An economic system that is inherently sinful is hard to accept. A system where wealth is generated through paying workers less than the value of their labour and charging customers more than the value of the goods and services is inherently unethical. And yet phenomenal numbers of people of faith and from across the political spectrum either gladly support capitalism or accept it as an inevitable and eternal, even if they personally desire a more equitable and egalitarian system..
There are apologists for capitalism who complain about capitalism– the price of gasoline; the quality of cell phone services; the treatment of passengers by many airlines; discrimination in hiring; workplace injuries—who see such things as aberrations rather than capitalism functioning properly. It is an expense to provide comfortable seating or effective technical support or decent working conditions and costs need to be minimised.
Support for the excesses of capitalism seem to be growing. Attacks on trade unions, public interest organisations and other organised responses to injustice and exploitation have widespread and vocal public support. Efforts to undo generations of progress in workplace health and safety, pay equity, environmental standards, food safety, safe drinking water, public transportation and accessible good quality health care are being eroded. On-line comment sections of the media are filled with hateful attacks on public servants and public sector unions. There is wide place resistance to the rise of unfettered capitalism but often not in the public eye.
I wonder if the reason capitalism is in resurgence is that progressive forces have been content to try and tame capitalism, rather than abolish it. The ideas of a mixed economy, of regulated competition, of corporate social responsibility and other efforts to reshape capitalism haven’t made it into a friend to all humanity and a gentle presence on the planet but yet these ideals have been expressed by many, myself included, as ways of helping to address the worst aspects of capitalism trying to move things in a more positive direction in the long term. Like apologists for Stalin, the crusades or the militarisation of the concept of jihad, we apologists for capitalism have much to answer for.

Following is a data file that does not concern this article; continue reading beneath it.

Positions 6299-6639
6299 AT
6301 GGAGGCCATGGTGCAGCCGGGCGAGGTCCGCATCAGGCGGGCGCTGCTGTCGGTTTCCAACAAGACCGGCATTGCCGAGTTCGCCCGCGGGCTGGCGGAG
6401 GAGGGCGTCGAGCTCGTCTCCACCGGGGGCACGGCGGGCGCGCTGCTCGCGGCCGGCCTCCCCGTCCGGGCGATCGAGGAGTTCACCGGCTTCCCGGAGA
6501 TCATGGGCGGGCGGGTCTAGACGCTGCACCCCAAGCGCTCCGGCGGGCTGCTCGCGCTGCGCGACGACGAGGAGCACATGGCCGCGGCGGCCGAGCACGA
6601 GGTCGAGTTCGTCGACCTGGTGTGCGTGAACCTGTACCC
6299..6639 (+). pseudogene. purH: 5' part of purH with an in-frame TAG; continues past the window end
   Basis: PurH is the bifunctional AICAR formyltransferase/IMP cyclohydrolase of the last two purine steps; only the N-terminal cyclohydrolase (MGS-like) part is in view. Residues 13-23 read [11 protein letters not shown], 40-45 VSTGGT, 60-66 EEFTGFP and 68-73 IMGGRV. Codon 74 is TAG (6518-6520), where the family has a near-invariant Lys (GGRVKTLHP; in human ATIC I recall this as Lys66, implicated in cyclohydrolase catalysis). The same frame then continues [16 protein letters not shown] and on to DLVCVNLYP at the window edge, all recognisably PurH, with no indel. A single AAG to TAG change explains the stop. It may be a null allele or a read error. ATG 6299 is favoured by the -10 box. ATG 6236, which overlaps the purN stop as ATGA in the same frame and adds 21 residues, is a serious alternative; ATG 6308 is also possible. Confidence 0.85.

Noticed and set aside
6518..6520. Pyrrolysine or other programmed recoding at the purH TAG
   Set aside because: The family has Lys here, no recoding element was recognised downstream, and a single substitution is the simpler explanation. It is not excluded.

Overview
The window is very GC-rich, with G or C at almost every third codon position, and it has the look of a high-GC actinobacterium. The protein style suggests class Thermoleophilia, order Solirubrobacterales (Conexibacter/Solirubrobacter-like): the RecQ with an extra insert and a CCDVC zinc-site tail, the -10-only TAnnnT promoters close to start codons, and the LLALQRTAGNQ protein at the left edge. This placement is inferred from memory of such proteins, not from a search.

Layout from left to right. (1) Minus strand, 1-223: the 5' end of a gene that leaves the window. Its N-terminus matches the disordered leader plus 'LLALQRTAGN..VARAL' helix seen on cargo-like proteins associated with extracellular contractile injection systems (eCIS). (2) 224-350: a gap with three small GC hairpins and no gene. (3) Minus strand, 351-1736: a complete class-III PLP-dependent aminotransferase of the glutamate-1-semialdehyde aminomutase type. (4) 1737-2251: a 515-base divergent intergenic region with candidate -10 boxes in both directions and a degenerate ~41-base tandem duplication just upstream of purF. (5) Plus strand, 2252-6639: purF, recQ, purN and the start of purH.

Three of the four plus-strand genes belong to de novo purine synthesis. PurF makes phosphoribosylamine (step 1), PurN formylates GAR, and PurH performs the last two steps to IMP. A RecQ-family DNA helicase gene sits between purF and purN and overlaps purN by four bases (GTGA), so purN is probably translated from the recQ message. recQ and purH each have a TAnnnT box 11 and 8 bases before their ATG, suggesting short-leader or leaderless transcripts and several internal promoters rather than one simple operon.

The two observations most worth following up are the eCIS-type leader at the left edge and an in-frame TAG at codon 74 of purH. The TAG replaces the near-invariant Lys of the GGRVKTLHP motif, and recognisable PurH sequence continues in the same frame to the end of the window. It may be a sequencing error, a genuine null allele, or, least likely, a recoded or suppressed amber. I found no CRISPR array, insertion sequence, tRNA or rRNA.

The resurgence of capitalism is happening in South Africa and in Toronto, in China and in Devonshire. It is one potential expression of Think Globally Act Locally. A profitable corporation thinks locally by threatening to move a factory if labour and environmental standards aren’t weakened. It thinks globally by moving wealth away from those that create it into massive private accumulations.
I am angered by corporate greed; I am saddened by people of faith who justify it. I look at my scriptures and see a preferential option for the poor, a call for sustainability, community and compassion. I can’t make the leap to the view that capitalism is compatible with Christianity.